The Government cannot be trusted to follow a law aimed at avoiding a no-deal Brexit, a leading lawyer has said.
Speaking to the BBC, Jolyon Maugham QC said that he doubted that the government would follow the Benn Act, which was passed to avoid a no-deal Brexit last month.
“There is very real doubt, in my mind, that the government will act in accordance with the law.”
It comes after a Scottish court ruled that it would not issue an order forcing Boris Johnson to abide by the act, which says that the government must either reach a deal, gain Parliament’s approval for a no-deal Brexit or write to the EU to request another extension by 19 October.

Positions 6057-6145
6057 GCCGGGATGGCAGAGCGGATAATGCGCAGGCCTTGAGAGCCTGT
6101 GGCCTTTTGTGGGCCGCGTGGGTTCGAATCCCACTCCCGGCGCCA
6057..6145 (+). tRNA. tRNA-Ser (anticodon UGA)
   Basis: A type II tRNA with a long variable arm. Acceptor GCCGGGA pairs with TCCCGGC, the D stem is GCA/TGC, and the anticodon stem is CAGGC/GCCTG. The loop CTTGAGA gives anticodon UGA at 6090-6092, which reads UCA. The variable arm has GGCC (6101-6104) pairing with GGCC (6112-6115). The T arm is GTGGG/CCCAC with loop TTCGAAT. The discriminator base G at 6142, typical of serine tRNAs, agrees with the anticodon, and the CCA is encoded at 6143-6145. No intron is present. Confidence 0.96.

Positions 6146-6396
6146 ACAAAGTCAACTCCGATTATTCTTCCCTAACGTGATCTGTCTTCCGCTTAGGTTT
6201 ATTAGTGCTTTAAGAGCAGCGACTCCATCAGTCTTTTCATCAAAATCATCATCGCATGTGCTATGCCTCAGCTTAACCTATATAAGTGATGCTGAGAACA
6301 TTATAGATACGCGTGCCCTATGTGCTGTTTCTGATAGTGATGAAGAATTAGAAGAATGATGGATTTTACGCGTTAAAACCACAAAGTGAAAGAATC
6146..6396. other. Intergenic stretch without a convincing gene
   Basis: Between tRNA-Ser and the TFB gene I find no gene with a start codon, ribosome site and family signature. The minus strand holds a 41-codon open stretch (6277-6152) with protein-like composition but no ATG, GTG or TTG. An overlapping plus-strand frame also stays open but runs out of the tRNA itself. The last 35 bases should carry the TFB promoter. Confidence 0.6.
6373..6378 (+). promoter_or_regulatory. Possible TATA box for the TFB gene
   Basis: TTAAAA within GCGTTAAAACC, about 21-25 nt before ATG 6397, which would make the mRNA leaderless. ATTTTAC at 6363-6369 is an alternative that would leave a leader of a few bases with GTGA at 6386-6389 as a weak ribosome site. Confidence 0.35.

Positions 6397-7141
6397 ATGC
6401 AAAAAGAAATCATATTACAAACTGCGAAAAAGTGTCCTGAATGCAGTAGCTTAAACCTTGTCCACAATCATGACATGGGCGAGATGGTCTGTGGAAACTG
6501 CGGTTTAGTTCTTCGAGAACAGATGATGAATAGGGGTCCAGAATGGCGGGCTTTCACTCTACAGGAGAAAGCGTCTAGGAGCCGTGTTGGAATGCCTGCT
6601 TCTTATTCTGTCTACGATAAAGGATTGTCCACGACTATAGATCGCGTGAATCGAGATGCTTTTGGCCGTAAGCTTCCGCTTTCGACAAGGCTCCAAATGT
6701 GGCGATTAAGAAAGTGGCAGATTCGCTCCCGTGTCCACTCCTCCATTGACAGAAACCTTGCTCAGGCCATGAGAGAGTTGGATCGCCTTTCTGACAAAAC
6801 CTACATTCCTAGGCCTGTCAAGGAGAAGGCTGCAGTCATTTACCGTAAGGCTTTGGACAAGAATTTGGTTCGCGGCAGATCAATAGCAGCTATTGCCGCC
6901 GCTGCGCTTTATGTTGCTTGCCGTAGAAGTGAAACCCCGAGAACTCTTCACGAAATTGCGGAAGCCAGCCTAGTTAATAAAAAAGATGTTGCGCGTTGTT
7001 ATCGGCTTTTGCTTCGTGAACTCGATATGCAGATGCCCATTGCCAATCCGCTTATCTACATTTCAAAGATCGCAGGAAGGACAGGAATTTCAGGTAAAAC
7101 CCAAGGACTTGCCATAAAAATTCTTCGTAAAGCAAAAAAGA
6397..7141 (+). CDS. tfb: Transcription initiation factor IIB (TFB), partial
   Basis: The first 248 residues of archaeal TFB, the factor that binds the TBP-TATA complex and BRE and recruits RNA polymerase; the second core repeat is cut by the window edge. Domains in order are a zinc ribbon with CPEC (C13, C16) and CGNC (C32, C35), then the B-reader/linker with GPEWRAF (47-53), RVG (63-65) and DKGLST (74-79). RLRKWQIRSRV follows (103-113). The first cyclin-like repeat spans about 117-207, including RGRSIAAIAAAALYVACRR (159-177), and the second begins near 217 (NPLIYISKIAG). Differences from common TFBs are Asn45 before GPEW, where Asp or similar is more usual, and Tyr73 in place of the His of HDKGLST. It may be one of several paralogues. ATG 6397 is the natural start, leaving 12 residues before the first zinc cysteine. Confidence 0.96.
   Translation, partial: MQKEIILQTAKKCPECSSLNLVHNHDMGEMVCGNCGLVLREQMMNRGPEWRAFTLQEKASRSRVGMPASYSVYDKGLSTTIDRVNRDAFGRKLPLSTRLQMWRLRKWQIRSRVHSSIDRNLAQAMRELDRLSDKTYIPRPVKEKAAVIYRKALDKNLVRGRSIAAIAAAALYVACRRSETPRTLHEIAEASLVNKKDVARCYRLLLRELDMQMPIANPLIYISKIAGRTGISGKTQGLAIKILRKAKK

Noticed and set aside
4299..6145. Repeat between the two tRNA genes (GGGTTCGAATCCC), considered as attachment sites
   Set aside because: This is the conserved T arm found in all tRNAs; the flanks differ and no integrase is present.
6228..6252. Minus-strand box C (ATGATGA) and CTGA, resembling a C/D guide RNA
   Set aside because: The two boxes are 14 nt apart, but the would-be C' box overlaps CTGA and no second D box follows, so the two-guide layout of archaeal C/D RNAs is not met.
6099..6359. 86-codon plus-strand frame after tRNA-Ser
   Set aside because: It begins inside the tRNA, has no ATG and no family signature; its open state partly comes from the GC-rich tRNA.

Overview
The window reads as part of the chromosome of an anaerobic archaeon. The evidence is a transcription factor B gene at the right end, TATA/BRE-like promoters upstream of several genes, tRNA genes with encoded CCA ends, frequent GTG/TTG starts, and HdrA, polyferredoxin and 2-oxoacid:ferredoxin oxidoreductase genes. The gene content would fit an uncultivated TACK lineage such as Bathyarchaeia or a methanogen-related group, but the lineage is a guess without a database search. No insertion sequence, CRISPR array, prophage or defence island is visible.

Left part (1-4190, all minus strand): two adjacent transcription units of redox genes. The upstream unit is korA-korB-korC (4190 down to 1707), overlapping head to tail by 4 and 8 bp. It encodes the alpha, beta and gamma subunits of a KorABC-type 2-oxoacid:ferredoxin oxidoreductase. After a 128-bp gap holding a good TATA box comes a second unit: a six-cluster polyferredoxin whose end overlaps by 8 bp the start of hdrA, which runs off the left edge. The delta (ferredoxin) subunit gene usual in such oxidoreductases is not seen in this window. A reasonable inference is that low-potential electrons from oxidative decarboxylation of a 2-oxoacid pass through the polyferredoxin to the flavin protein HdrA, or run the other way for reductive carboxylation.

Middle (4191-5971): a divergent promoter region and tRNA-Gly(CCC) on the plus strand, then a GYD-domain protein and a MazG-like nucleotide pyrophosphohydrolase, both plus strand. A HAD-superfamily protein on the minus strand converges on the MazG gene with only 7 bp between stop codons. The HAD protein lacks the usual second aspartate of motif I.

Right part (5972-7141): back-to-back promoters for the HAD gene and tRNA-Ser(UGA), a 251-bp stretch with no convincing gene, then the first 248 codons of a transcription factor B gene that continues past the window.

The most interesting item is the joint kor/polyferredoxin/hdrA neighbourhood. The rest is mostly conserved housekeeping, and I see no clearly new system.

The courts said that the Prime Minister had agreed to abide by the law and so there was no need to issue the order.
However, critics of Boris Johnson have not expressed as much faith in the Prime Minister, given his attempt to unlawfully prorogue Parliament and repeated rhetoric about leaving the EU “do or die”.
Indeed, before the court ruling was announced, Johnson restated his claim that Britain will leave the EU on 31 October, leading to fresh doubts about his commitment to the act.
Maugham, one of the lawyers who brought the case to court said that the ruling gave Boris Johnson “wiggle room”.
Tomorrow, he and other petitioners will pursue an appeal against the decision in Scotland’s highest court.
And with the Supreme Court previously ruling that proroguing Parliament was unlawful last month saying that there was “strong evidence” that Boris Johnson was trying to “silence Parliament”, it seems that Johnson should not rest on his laurels as there is still time for his authoritarian tendencies to be stopped.